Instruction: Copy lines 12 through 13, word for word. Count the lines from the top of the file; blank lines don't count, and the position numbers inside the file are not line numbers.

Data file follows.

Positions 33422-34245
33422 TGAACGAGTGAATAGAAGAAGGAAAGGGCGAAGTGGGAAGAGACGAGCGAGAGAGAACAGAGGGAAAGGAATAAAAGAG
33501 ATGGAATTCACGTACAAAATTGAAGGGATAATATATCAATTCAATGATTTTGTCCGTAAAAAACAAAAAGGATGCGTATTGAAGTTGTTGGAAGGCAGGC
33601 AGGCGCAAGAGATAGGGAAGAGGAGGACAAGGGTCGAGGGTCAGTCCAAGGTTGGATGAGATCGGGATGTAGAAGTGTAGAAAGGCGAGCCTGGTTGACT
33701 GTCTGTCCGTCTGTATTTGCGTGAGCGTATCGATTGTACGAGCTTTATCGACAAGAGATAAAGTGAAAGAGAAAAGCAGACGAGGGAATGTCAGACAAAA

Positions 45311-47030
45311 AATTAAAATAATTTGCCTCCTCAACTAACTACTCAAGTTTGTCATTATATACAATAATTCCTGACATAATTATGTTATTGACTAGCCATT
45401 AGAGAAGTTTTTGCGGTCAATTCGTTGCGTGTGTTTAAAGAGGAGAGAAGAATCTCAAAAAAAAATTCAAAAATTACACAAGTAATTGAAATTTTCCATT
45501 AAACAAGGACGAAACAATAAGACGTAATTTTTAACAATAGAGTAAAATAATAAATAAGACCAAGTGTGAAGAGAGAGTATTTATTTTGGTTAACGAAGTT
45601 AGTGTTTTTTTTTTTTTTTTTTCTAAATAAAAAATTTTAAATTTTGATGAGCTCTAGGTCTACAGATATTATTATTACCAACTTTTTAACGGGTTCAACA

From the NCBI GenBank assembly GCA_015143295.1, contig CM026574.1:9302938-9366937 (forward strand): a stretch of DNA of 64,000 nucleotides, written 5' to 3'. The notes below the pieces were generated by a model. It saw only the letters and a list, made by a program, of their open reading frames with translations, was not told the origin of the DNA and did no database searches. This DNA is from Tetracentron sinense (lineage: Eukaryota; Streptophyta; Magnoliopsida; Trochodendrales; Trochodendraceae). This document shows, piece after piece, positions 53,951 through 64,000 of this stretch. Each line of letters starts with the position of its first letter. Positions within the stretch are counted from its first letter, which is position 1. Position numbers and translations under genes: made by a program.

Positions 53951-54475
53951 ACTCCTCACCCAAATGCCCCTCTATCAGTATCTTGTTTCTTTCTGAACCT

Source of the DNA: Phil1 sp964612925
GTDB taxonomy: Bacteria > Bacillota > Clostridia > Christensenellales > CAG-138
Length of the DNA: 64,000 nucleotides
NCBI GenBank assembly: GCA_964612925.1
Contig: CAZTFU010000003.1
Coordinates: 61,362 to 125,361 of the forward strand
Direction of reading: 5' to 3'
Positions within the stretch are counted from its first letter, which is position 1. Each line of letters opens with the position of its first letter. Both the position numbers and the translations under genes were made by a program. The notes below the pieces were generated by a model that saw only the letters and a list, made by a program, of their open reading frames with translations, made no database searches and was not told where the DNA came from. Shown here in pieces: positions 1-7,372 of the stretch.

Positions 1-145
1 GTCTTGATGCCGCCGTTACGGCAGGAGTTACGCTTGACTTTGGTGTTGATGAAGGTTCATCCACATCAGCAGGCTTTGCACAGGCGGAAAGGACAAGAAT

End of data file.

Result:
Positions 53951-54475
53951 ACTCCTCACCCAAATGCCCCTCTATCAGTATCTTGTTTCTTTCTGAACCT